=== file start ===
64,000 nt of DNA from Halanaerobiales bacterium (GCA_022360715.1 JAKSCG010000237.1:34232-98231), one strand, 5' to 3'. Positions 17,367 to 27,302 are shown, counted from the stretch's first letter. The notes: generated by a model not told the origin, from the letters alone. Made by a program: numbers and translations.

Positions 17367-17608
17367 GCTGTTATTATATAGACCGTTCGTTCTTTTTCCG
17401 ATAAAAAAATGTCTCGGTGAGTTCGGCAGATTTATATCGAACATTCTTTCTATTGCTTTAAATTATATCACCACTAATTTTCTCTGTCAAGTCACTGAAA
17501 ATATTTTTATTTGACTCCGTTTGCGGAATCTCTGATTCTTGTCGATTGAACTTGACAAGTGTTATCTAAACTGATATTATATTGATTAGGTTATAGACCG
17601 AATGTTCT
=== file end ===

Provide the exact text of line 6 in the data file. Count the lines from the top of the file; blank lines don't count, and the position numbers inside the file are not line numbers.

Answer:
17601 AATGTTCT